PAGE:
MOSCOW, July 4 (Reuters) - As captain Harry Kane walked away from the celebrating England fans after his team’s heart-stopping penalty shootout win over Colombia on Tuesday he looked so relaxed he could have been strolling to the corner shop for a bottle of milk.
Then it all dawned him.
Kane’s face broke, his eyes closed shut in total relief and release and he looked to the heavens, mouthing his gratitude for the end of his team’s horrendous run of defeats in major tournament shootouts.
The skipper and his team mates had kept their cool when it mattered most – for 120 minutes of a tense and tetchy game played at a Spartak Stadium which resembled Bogota, given the dominance of Colombia’s passionate supporters.
England, none more so than Kane who had put them in the lead from the penalty spot in the 57th minute, kept their nerve at the decisive turning points in an intense encounter, showing an unexpected maturity for the youngest team left in the tournament.
They avoided losing their heads during moments of provocation from the South Americans and periods when American referee Mark Geiger lost control of the game. Crucially, they were able to stand up and fight on after the punch in the gut that came with Yerry Mina’s stoppage-time equaliser.
And then, facing the shootout test that has proved too much for England teams for so long, they kept their emotions in check, put history out of mind and focused on their task.
The history weighed heavily — England had the worst senior shootout record in world football, losing on peanlties in World Cups in 1990, 1998 and 2006, and at the European Championship in 1996, 2004 and 2012. All that had to be banished from their minds.
Kane was handed the task of opening the trial for Gareth Southgate’s inexperienced young side and he unflappably met the test. After Jordan Henderson saw his penalty missed, the Tottenham pair of Kieran Trippier and Eric Dier kept their nerve to beat David Ospina while Colombia’s final two penalty-takers fluffed their lines.
The victory secured, the calmness vanished immediately. The waist-coated Southgate, whose quiet confidence and tranquil air have set the tone for this side, almost collapsed as his knees buckled the very moment Dier managed to squeeze the ball past the touch of Ospina and into the corner of the net. Southgate’s assistants caught his fall and his face told his own story.
Southgate deserves a large share of the credit for the breaking of the hoodoo. Since March, the man who missed the decisive kick in the Euro 96 semi-final against Germany, has made sure his team prepared for this very outcome.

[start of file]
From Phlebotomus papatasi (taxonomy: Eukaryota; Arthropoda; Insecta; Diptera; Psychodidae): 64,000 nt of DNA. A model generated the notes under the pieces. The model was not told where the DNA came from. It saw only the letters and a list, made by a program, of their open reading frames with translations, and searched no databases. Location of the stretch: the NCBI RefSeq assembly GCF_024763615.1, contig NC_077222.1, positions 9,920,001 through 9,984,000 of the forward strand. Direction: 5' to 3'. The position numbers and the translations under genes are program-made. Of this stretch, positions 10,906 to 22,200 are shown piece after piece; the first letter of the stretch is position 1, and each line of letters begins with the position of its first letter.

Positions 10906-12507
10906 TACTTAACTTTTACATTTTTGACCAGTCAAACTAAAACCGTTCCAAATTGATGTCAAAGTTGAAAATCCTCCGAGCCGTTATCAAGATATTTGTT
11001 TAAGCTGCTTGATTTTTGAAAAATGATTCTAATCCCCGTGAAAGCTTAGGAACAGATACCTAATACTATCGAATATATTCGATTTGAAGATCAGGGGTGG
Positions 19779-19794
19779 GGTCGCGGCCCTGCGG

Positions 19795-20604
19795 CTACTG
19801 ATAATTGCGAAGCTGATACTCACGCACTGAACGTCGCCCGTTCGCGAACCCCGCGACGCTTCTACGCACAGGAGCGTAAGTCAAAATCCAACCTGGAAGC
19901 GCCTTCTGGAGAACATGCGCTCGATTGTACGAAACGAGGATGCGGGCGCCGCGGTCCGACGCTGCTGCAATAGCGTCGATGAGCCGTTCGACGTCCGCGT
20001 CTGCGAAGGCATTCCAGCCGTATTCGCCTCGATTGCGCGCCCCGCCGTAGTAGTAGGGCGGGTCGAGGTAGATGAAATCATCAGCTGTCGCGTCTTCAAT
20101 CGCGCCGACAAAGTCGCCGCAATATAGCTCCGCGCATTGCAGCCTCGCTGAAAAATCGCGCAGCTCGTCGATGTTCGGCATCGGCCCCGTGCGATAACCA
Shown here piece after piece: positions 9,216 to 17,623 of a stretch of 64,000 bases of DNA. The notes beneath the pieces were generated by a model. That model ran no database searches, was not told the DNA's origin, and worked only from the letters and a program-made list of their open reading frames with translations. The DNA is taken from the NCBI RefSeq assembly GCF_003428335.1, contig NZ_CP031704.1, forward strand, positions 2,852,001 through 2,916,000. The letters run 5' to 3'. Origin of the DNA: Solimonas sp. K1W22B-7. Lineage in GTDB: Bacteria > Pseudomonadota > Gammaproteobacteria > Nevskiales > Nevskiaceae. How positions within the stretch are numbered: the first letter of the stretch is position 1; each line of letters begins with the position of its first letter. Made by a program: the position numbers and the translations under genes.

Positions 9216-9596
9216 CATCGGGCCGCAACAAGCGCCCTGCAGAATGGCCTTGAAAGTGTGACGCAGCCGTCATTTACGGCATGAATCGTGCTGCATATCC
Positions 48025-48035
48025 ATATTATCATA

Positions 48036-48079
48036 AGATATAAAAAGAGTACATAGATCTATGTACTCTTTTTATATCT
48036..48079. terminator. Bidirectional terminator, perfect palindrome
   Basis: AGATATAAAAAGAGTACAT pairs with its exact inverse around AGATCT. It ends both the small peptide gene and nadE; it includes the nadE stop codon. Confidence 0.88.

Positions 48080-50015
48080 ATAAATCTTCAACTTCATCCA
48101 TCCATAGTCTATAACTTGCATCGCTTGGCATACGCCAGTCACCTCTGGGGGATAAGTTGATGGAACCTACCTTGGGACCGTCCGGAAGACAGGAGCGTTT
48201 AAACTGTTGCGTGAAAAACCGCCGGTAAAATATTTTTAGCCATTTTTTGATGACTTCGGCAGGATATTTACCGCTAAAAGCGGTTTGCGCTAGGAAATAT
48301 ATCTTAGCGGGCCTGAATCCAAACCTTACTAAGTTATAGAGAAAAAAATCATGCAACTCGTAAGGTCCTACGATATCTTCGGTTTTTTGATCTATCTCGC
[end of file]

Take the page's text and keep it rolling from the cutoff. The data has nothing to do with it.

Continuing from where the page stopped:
The 47-year-old has been smart enough to realise that while pundits may dismiss the shootout as a “lottery”, it is in fact a test of nerves and skill.
The England manager knew that practice could only help, that preparing his players technically and psychologically for the moment was an investment of time and resources that might be rewarded.
And so it proved. England can now look forward to a quarter-final against Sweden with the curse of the shootout lifted.
This really is a different England team. Not only have they lost the fear and tendency to panic which have cut short previous campaigns, they also have something else that has always been present in their more successful rivals – Germany, Italy, Spain and Argentina in particular.
England showed shrewdness, sharp-wittedness and cold calculation to ensure the referee was aware of every push, shove and pull inside the area until he finally awarded them a penalty when Kane tumbled under a challenge.
They allowed – and perhaps at times pushed – the Colombians to lose their tempers while keeping their own firmly under control.
They played like veterans, men rather than boys. A young team whose natural confidence and positivity has been nurtured rather than curtailed by their manager.
Kane’s face said it all. It was over. The curse had ended but one senses that for the players that was already someone else’s history.
Their own story, as Southgate noted before the game, is now theirs to write. (Reporting by Simon Evans, editing by Neil Robinson)